|9" x 12"|
some days, more than others, i catch myself dazedly wondering: what could it all possibly mean. like, really, seriously, i want to know: what is the meaning of life. when the sky stays at ten percent grey all day, and the leaves begin to shrivel off the trees to form a patchwork of yellows against the blackest concrete, it feels like the day never really begins. three cups of tea barely keep the eyes ajar, and the list of lists never gets written. it's that season again, time to hunker down, rake the leaves, stoke the fires, bundle up, and wait for spring all over again.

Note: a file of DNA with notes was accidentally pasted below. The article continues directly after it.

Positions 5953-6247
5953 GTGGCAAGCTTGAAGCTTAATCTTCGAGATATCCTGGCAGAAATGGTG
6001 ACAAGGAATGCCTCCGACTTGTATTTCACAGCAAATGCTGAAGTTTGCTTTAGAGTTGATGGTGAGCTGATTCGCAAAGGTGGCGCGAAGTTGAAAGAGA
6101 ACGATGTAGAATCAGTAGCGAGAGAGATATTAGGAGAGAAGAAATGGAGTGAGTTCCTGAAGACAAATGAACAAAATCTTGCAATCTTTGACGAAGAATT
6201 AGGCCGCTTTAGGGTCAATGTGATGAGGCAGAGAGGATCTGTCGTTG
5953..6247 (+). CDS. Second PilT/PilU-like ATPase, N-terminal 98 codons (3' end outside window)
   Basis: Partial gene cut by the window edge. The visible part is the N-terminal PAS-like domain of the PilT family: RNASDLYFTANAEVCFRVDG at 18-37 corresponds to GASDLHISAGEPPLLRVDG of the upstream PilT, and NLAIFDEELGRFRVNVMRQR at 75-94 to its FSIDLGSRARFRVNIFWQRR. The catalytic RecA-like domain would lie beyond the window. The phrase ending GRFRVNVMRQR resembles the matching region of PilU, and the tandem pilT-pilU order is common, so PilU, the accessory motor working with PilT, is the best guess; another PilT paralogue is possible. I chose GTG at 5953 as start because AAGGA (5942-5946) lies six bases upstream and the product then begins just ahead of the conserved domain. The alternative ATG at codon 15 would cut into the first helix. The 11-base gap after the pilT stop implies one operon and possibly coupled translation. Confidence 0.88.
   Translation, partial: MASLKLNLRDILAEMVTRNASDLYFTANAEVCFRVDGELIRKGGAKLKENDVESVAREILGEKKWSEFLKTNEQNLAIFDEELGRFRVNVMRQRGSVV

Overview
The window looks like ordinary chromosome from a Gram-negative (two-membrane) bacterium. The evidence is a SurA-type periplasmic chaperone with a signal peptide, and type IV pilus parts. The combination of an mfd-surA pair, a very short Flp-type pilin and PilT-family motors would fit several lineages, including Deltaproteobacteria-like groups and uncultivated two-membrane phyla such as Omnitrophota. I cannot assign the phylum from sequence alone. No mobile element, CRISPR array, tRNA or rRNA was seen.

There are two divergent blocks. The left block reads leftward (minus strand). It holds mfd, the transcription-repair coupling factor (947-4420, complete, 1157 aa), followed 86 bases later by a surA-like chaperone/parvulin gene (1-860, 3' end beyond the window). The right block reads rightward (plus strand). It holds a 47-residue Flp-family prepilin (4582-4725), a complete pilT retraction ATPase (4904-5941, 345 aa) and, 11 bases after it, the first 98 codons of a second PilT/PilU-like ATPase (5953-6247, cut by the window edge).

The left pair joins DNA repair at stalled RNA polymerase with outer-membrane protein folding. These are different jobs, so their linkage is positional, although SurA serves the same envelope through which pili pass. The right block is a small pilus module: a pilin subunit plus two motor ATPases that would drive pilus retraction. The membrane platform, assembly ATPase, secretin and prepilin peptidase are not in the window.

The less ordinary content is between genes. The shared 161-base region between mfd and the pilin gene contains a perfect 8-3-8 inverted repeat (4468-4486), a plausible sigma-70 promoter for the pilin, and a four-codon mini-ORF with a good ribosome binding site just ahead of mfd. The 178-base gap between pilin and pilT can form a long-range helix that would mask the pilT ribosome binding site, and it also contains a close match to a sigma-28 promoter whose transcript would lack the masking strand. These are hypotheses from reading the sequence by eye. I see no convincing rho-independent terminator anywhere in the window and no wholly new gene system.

and then there's this: i wonder sometimes when i go upstairs and look at all the boxes i've stowed away: whats inside that box? for some reason or another, i am the receiver of goods. i've been put here to go through stuff. i've collected castaways, oh lordy have i collected, the feathers and photos and fabric and flotsam are my little love affairs i've tucked away to revisit, on another day. and i've been the chosen one, the one to sort the belongings of my loved ones who have died. i have more stuff than i can even catalog mentally, and it can be unnerving at times. i can open a box on a brave evening, and soon enough find my self sobbing on the ground in a sea of chotchkies and crumpled newspaper. some of what's left behind when you die is a legacy of stuff, the stuff you've loved and lived with and cared for and collected, the stuff that memories are made of. and if my stuff is any testament to who i've loved and how hard i've loved them, then i suppose i should feel mighty grateful. yet when i look around upstairs, what it amounts to is sometimes nothing more than an ocean of brown cardboard boxes. and still, i keep on searchin.